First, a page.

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MarketInsight | When EF Hutton talks, people listen



The Hutton brothers, Edward Francis Hutton and Franklyn Laws Hutton made their money the truly old-fashioned way: they married it. 

Franklyn, the younger of the two, married Edna Woolworth, the daughter of Frank Winfield Woolworth of F.W. Woolworth fame, America’s first giant retailer. At its peak, Woolworths was the biggest retailer in the country — so prosperous that they built the world’s tallest building in downtown Manhattan. The Woolworth building remained the tallest building until it was surpassed by the Chrysler building in 1930. They had one daughter, Barbara Woolworth Hutton.

Edward, the older brother, divorced his first wife and married Marjorie Merriweather Post, the daughter of C.W. Post, heiress to the Post Cereal fortune. Post was founded in 1895 in Battle Creek, Michigan and the company was an early leader in the burgeoning cereal business. Their big competitor was cross town rival Kellogg’s. They had one daughter, Nedenia Hutton. Before they divorced in 1935, Edward Francis Hutton and Marjorie Merriweather Post built an opulent vacation home and club in Palm Beach called Mar-A-Lago.

Neither Edward nor Franklyn Hutton were particularly good husbands or fathers, but they both did an exceptional job of managing the assets of their new brides. Franklyn managed his daughter’s trusts. At the time of her $60,000 coming out party in 1930, Barbara Woolworth Hutton was one of the richest women in the world, worth $50 million.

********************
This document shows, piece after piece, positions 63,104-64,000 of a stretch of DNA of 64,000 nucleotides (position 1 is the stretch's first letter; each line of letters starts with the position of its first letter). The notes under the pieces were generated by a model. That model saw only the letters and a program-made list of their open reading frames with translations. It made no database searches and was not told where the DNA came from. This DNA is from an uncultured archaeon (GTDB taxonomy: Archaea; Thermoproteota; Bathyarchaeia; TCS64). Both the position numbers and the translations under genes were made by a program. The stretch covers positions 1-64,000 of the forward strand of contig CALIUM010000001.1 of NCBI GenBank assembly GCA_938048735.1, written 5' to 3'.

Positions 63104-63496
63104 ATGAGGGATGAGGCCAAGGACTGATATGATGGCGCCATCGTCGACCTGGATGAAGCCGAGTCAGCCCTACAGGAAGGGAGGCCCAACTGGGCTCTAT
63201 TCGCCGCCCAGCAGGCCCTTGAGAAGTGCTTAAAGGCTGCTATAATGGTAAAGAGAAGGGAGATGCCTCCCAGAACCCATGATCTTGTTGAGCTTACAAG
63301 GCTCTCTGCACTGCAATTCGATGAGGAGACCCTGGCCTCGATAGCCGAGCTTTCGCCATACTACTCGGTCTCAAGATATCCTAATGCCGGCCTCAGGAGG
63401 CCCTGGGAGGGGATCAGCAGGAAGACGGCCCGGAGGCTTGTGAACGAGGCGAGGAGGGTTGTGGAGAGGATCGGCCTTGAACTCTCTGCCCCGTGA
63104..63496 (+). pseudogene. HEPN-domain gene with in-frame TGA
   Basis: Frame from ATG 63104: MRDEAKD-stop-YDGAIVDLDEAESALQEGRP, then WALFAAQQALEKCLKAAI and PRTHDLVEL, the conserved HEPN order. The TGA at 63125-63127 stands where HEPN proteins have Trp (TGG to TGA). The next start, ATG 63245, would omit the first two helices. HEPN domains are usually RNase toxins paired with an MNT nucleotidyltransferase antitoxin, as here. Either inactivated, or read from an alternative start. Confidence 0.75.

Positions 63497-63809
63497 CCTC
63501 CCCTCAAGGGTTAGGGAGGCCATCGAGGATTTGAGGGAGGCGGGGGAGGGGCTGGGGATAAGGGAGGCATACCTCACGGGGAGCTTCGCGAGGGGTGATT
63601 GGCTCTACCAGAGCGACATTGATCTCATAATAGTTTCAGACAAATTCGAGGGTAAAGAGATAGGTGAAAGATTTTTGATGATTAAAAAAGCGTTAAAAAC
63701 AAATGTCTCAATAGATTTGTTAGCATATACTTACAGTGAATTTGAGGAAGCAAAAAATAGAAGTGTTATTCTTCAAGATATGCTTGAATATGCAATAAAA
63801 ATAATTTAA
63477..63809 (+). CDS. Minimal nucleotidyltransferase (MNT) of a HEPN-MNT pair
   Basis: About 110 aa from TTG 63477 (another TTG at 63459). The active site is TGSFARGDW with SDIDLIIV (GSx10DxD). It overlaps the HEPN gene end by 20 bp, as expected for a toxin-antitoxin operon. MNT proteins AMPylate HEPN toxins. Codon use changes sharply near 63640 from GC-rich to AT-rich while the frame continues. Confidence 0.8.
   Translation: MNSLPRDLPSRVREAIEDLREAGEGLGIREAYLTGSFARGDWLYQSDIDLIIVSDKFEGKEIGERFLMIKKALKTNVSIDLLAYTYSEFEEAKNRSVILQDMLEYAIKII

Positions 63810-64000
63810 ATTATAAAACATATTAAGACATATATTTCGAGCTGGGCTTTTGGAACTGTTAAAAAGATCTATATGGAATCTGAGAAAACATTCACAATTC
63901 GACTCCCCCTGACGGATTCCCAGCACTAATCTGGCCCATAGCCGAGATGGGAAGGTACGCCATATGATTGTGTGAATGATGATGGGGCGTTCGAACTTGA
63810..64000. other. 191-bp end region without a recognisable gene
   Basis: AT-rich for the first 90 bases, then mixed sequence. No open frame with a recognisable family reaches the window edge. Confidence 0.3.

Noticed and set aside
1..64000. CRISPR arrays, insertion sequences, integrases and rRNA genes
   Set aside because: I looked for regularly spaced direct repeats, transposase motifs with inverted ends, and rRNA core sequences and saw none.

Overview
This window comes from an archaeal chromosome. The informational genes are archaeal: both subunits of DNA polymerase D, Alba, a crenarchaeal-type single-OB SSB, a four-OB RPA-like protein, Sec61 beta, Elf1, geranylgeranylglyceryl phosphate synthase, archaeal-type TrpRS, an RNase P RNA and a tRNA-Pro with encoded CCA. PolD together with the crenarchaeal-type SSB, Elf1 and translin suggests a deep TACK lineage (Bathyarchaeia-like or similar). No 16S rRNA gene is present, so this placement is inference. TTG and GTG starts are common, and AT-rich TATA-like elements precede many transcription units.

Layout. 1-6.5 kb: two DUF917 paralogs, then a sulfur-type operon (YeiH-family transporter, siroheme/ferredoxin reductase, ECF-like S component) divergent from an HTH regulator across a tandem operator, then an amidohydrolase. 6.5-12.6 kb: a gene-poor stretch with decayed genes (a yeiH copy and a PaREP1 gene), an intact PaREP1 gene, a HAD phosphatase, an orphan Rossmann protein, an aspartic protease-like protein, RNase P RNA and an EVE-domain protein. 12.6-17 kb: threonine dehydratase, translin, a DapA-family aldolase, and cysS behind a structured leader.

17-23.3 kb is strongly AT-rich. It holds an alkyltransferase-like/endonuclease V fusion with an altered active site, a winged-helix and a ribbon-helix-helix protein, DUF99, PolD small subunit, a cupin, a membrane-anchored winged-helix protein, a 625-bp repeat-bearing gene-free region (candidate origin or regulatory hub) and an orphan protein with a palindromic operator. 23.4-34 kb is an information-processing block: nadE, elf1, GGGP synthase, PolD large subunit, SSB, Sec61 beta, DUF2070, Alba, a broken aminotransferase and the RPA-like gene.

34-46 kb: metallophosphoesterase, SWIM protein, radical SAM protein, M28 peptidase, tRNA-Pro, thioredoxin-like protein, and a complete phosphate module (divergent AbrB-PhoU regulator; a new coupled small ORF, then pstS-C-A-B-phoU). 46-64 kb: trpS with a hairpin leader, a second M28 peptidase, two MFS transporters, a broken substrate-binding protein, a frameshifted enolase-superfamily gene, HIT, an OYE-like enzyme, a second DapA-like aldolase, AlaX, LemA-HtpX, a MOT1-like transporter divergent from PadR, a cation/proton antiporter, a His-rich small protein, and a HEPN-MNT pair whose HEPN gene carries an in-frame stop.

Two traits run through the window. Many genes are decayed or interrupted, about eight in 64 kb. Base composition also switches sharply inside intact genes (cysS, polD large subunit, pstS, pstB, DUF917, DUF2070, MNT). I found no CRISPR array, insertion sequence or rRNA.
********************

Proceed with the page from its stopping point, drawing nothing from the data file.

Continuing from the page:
Edward Francis Hutton began an aggressive campaign of acquisitions at Post. He bought Jell-O, Minute Rice, Log Cabin Syrup, Hellmann’s Mayonnaise, Sanka and finally Birdseye. He renamed the whole thing General Foods. In 1985, Philip Morris bought General Foods for almost $6 billion.

The press was scathing towards Barbara Woolworth Hutton following her lavish coming out party at the height of the Great Depression. They called Babs “Poor Little Rich Girl” for the rest of her tumultuous life. She was married seven times to three princes, a count, a baron, a race car driver and the actor Cary Grant. By all accounts, Cary was the only one who did not take her money. Over the course of her life, Barbara Hutton squandered one of the great fortunes of the 20th Century. She died nearly penniless in 1979.

Nedenia Hutton was a pretty girl. She modeled. She wanted to become an actress on Broadway. Her father, EF Hutton, forbade it. According to the legend he told her she was not allowed to besmirch the family name. Nedenia was headstrong and seemingly a bit spiteful; she took the stage name Dina Merrill. Charlie Merrill of Merrill Lynch was her father’s biggest competitor. She went on to appear in more than 30 feature films. 

When Marjorie Merriweather Post died in 1973, she gave Mar-A-Lago to the US government in her will, hoping it would be used as a Winter White House. The property was expensive to maintain and in 1981, the government gave it back. The property fell further into disrepair. Dina and her two half-sisters eventually sold it to Donald Trump in 1985 where it ironically serves as the summer White House again.

Scott A. Grant is a local author, historian, columnist, and speaker. He is president of Standfast Asset Management in Ponte Vedra Beach. He welcomes your comments or questions at

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